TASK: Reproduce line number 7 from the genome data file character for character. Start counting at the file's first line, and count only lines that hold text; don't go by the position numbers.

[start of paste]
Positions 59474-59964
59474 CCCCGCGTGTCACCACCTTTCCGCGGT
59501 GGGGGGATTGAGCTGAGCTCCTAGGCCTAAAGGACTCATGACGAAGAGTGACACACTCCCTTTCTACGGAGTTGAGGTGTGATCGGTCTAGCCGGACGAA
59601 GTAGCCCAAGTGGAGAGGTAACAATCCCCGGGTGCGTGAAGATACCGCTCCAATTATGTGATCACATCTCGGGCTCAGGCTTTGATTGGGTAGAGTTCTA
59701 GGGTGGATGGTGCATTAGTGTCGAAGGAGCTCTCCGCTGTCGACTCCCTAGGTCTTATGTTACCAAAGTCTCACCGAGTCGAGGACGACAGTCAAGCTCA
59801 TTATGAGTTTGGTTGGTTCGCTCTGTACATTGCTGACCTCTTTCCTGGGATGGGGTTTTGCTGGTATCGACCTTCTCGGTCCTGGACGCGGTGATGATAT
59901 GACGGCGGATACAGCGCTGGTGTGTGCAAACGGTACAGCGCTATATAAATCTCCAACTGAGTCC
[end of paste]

59901 GACGGCGGATACAGCGCTGGTGTGTGCAAACGGTACAGCGCTATATAAATCTCCAACTGAGTCC